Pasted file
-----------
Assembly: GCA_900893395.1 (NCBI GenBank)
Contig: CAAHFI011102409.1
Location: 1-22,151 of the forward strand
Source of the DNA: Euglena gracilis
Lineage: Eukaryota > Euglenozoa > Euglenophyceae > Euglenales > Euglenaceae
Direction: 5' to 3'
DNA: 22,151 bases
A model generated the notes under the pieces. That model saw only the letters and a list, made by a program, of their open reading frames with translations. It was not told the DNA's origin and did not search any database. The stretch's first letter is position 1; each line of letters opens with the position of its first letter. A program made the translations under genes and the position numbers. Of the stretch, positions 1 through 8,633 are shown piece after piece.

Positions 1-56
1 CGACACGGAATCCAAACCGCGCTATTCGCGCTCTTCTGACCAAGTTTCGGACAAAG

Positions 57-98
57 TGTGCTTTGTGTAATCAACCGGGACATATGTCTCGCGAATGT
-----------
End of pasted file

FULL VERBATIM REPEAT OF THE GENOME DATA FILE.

Assembly: GCA_900893395.1 (NCBI GenBank)
Contig: CAAHFI011102409.1
Location: 1-22,151 of the forward strand
Source of the DNA: Euglena gracilis
Lineage: Eukaryota > Euglenozoa > Euglenophyceae > Euglenales > Euglenaceae
Direction: 5' to 3'
DNA: 22,151 bases
A model generated the notes under the pieces. That model saw only the letters and a list, made by a program, of their open reading frames with translations. It was not told the DNA's origin and did not search any database. The stretch's first letter is position 1; each line of letters opens with the position of its first letter. A program made the translations under genes and the position numbers. Of the stretch, positions 1 through 8,633 are shown piece after piece.

Positions 1-56
1 CGACACGGAATCCAAACCGCGCTATTCGCGCTCTTCTGACCAAGTTTCGGACAAAG

Positions 57-98
57 TGTGCTTTGTGTAATCAACCGGGACATATGTCTCGCGAATGT